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Tuesday, February 28, 2017
|Fabiana Frayssinet, a talented Argentine multimedia journalist, began her relationship with IPS in 1989 in Guatemala, then reported from Brazil for many years and later from Argentina, where she now lives, although she still frequently travels and works in Brazil.”IPS was my training and a way of doing journalism that I even transferred years later and throughout my career to my television work and my most recent experience as an institutional communicator,” says Fabiana, who is as far from a “desk-bound journalist” as you can find. An intrepid traveller who has lived among remote indigenous communities, and with groups of women who, with their small enterprises, changed the lives of their families and communities, Fabiana tells their stories in lively articles and videos that focus on the essential: people and their realities.|
In 1995, she began to combine her work for IPS with the then new 24-hour TV news channel CNN en Español, first in Guatemala and later in Brazil. Twenty-four years later, she returned to her country of origin, Argentina, while keeping one foot in her beloved Rio de Janeiro. “IPS has been the only constant in my life, the only thing that remains,” she reflects.
In December of 2015, Fabiana achieved a personal and professional milestone with a reporting journey along the banks of the Tapajós River in the Amazonian Brazilian state of Pará with her adult son, a professional cameraman, producer and photographer. They then spent three days in the indigenous village of Swré Muybu, which was to be flooded – like many others – to build a hydroelectric power station, which would destroy unique ecosystems and centuries of culture.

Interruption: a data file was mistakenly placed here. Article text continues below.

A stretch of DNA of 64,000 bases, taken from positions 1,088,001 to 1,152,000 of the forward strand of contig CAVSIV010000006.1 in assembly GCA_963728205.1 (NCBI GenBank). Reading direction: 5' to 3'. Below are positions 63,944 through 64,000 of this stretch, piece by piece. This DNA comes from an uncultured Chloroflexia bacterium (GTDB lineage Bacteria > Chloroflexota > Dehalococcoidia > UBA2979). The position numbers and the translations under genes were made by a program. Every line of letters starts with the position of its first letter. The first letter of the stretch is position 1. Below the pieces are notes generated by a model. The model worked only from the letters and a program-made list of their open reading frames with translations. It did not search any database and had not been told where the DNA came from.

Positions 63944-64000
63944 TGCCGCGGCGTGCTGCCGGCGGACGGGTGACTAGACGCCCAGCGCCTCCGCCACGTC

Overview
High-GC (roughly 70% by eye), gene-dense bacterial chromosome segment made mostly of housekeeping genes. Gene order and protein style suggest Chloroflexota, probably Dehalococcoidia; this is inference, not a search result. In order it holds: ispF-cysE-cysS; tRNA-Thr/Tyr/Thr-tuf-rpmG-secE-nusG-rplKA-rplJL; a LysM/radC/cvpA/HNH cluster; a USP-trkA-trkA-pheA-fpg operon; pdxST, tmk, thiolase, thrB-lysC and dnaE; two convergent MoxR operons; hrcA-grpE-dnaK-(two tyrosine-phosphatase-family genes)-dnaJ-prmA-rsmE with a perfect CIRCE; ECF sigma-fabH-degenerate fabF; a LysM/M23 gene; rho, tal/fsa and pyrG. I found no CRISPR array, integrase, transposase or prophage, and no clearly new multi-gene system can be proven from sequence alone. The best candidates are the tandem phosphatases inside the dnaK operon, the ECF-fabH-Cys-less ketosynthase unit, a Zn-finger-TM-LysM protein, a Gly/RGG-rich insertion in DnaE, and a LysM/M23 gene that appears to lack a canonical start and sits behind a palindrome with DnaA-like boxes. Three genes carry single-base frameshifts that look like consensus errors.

A year later, the project was halted, and Fabiana hopes that her stories and videos for IPS contributed to that result. “With my son, I shared what the passion for journalism stands for, at least for me: to witness history, to live it, to immerse yourself in it, and to try to change some of its twisted lines,” she says.
She had a very similar experience with another story that she exposed in January 2014 for IPS in Malvinas Argentinas, in the province of Córdoba: The struggle of local people against biotechnology giant Monsanto and its project to built a plant for producing transgenic seeds. In November 2016, the transnational company withdrew its plan and left the facilities half-built. “Being a journalist had made sense,” she says.
“Listening to women, to communities, to those who fight for their rights and telling their stories is my greatest pleasure as a journalist,” concludes Fabiana. “IPS allows me that, and that’s why it’s my home.”